- If the blockage is not severe enough to budge, replace the drain valve. Step 6:After the tank has been drained, switch on the cold water supply to assist rinse away any sediment that may have accumulated at the bottom of the tank during the draining process. After a few minutes, check the end of the line to make sure it’s clear and then switch off the water supply to the house. As a test, gather a glass of water from the drain hose after about one minute of flushing, and then turn off the water supply to the toilet and sink. Wait a few minutes to check whether sediment begins to settle at the bottom of the glass, and if it does, or if the water has become coloured, repeat the process once again. 7. Disconnect the hose from the drain valve and use a wet/dry vacuum to remove any silt that has accumulated around the hole. 8. As a result, it will not clog the valve when you turn it off. A little won’t hurt, but you want to make sure there’s enough space around the valve to prevent it from leaking. Reconnect the cold water supply once you’ve finished shutting down the drain valve. Step 8: Keep the hot water faucets open until the water starts to come out of them. Step 9: This will prevent any trapped air from accumulating. Don’t be startled if you notice rust or sediment coming out of the drain in the beginning. It will be safe to turn off the faucets once the water has cleared, which will normally take around a minute. Step 9: Adjust the water heater’s thermostat to the temperature you want it to be. You should also restart the pilot light on your gas water heater if it is equipped with one. To do so, reopen your gas supply valve and follow the manufacturer’s instructions on how to do so. The time it takes to fill the tank should be between 15 and 20 minutes, while the actual time depends on the size of your water heater, its overall efficiency and whether it’s powered by natural gas or electricity.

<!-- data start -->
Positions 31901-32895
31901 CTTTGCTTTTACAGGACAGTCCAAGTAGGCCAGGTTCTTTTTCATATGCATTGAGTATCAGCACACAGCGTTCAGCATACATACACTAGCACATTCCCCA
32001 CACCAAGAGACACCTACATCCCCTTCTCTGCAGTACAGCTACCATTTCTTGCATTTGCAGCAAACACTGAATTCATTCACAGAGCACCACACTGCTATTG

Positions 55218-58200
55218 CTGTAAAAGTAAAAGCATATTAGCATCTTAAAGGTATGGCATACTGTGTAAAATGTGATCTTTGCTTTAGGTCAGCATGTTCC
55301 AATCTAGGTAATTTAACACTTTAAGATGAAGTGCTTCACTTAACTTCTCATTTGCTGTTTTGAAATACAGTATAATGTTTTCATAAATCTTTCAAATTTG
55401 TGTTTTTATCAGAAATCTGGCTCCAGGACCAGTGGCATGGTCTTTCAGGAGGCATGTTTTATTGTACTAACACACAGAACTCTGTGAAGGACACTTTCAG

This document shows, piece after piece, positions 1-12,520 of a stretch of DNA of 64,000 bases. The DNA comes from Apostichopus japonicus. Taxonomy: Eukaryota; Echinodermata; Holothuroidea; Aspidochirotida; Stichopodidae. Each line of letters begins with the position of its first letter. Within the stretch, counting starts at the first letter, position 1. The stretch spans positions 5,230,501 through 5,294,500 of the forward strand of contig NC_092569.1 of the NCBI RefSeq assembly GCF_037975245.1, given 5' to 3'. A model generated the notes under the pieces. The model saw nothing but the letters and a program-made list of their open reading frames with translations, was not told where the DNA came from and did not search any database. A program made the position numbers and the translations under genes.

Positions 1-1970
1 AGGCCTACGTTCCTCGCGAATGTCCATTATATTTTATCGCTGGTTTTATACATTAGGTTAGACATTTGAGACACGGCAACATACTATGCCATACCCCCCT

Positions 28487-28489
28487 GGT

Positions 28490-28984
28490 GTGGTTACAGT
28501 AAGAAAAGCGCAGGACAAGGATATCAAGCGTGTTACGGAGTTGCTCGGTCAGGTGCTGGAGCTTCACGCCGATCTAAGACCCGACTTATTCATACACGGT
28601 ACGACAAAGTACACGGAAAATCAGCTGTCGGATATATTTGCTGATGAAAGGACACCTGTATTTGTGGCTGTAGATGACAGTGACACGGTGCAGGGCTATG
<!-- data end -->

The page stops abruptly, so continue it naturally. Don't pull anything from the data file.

How Do I Drain My Tankless Water Heater?
Step 1: Turn off the cold water supply to your water heater. Step 2: Turn on the hot water supply. Water shutoffs may be required where the main water supply line enters your home, which is common in older properties. A shut-off valve for the water supply should be installed between your main supply line and the water softener; otherwise, the water will not soften as much. Second, switch off or lower the thermostat on the water heater. It may be possible to turn off your water heater’s heating element while on vacation.
- Additionally, before continuing, you should turn off the natural gas supply valve.
- The hose’s other end should be connected to a drain or a safe location outdoors.
- You should also direct the water away from shrubbery or other plantings if you are directing it outside.
- A speedier draining process will be achieved by doing so.
- As long as you maintain your finger on the vacuum, the liquid will remain trapped within.
- Keep an eye on the water as it rushes out of the hose to see how much silt is being carried away.
- If you open the drain valve and no water comes out, it’s likely that sediment has clogged the valve.
Using a wet/dry vacuum, remove part of the obstruction from the drain valve—at the very least enough to restore water flow.
Before replacing the drain valve, remove the temperature pressure release valve and use the wet/dry vac to remove any remaining water from the system.